Le Carre and the new old Berlin

I was in the new/old East Berlin yesterday, speaking at an event organized by Deutsche Telecom. I flew out of London City Airport where I bumped into David Cornwall (aka: John Le Carre), who was signing copies of his new book, A Most Wanted Man. He was as one would expect him to be: handsome, courtly, charming. I told him that I wanted to write a historical biography of his fiction hero George Smiley and he appeared amused. Then I said that his third book, The Spy Who Came In From The Cold (1963), is amongst my most beloved of books. The gentlemanly Cornwell smiled shyly, as if he'd like to escape his burdensome masterpiece.

I wish I could have dragged Cornwall to Berlin to show me his Berlin. The new Berlin -- with its magnificent new glass railway station and its vibrantly rebuilt eastern half -- is the most remarkable place in Europe, more accessible than London, more intelligent than Paris, more alive than Amsterdam. But what makes the city so remarkable is not its future but its history. The place aches the past -- and all its new building, its relentless covering up of history, is actually a futile attempt to escape the inescapable.

The more Berlin changes, the more historical it becomes. Everywhere in Berlin, people point at ghosts, at things that no longer exist. There is the "station of tears", one friend said to me, pointing at the Friedrichstrasse S-Bahn station, the railway terminus which was once the last border crossing point between east and west. And there, somebody else told me, pointing at the street in the front of the Brandenburg Gate, that's where the Wall used to be. If you look closely, he said, you can still see some of the old bricks in the pavement.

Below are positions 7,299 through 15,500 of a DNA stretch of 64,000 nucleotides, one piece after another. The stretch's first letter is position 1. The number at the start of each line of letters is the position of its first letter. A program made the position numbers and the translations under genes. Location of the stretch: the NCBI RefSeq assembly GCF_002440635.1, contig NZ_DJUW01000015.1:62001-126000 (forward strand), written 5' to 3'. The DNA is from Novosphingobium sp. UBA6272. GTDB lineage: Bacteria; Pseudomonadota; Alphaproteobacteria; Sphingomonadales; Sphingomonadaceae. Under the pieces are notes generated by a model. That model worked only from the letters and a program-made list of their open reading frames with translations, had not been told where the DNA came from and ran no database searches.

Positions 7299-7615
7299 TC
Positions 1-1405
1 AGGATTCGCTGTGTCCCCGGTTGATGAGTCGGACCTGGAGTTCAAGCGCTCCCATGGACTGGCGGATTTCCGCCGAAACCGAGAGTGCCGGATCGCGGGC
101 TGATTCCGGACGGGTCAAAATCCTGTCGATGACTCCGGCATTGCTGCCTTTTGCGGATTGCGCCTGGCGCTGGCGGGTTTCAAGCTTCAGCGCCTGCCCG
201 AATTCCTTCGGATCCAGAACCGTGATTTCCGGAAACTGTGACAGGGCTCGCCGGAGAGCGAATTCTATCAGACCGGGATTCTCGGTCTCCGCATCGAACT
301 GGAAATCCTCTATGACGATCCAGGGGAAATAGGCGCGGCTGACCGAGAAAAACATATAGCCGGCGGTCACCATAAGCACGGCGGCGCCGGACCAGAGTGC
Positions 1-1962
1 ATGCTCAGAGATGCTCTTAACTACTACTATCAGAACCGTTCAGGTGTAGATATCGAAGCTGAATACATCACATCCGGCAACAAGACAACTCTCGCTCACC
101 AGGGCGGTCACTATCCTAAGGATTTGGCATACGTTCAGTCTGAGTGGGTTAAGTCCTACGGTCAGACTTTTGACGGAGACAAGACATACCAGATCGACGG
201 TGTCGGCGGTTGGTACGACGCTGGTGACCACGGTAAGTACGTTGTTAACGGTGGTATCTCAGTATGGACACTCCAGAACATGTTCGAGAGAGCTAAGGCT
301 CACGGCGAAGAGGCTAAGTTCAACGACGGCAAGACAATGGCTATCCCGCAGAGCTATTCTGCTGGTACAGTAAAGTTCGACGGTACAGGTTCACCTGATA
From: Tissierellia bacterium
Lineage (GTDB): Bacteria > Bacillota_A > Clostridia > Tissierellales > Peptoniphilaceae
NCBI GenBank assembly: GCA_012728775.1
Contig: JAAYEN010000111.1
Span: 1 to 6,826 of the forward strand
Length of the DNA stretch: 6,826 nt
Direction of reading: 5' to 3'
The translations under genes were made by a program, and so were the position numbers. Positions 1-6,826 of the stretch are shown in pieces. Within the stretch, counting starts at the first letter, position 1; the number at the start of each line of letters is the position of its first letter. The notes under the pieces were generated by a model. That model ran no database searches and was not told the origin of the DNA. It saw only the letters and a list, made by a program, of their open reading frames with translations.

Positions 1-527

I did look closely, but instead of the Wall, I saw Richard Burton as Le Carre's Alec Leamus in Martin Rit's 1965 movie adaption of The Spy Who Came In From The Cold, I saw him waiting and waiting in vain at the old Checkpoint Charlie for the spy who never returned from the East. And then I looked again and I remembered the end of Le Carre's book, when good old George Smiley, the English Don who always seemed so perfectly at home in the old Berlin, waits and waits in vain for Leamus and the girl to climb back over the wall and come in from the cold.